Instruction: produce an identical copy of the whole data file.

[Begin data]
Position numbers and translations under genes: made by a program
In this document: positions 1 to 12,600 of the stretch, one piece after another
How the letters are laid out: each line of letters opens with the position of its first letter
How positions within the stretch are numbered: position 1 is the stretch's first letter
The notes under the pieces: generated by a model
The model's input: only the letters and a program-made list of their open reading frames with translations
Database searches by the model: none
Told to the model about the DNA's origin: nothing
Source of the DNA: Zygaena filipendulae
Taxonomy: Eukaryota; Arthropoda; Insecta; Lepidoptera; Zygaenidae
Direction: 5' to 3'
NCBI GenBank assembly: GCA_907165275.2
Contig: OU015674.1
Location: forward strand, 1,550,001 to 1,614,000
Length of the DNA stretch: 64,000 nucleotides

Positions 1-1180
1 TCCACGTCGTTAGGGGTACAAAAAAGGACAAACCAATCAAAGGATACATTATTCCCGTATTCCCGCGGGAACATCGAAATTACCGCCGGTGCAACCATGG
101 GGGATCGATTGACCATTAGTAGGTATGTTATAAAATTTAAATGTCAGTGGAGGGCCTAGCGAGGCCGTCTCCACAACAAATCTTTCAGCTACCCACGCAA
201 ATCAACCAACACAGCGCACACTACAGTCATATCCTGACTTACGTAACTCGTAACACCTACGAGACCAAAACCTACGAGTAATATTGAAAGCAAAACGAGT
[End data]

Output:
Position numbers and translations under genes: made by a program
In this document: positions 1 to 12,600 of the stretch, one piece after another
How the letters are laid out: each line of letters opens with the position of its first letter
How positions within the stretch are numbered: position 1 is the stretch's first letter
The notes under the pieces: generated by a model
The model's input: only the letters and a program-made list of their open reading frames with translations
Database searches by the model: none
Told to the model about the DNA's origin: nothing
Source of the DNA: Zygaena filipendulae
Taxonomy: Eukaryota; Arthropoda; Insecta; Lepidoptera; Zygaenidae
Direction: 5' to 3'
NCBI GenBank assembly: GCA_907165275.2
Contig: OU015674.1
Location: forward strand, 1,550,001 to 1,614,000
Length of the DNA stretch: 64,000 nucleotides

Positions 1-1180
1 TCCACGTCGTTAGGGGTACAAAAAAGGACAAACCAATCAAAGGATACATTATTCCCGTATTCCCGCGGGAACATCGAAATTACCGCCGGTGCAACCATGG
101 GGGATCGATTGACCATTAGTAGGTATGTTATAAAATTTAAATGTCAGTGGAGGGCCTAGCGAGGCCGTCTCCACAACAAATCTTTCAGCTACCCACGCAA
201 ATCAACCAACACAGCGCACACTACAGTCATATCCTGACTTACGTAACTCGTAACACCTACGAGACCAAAACCTACGAGTAATATTGAAAGCAAAACGAGT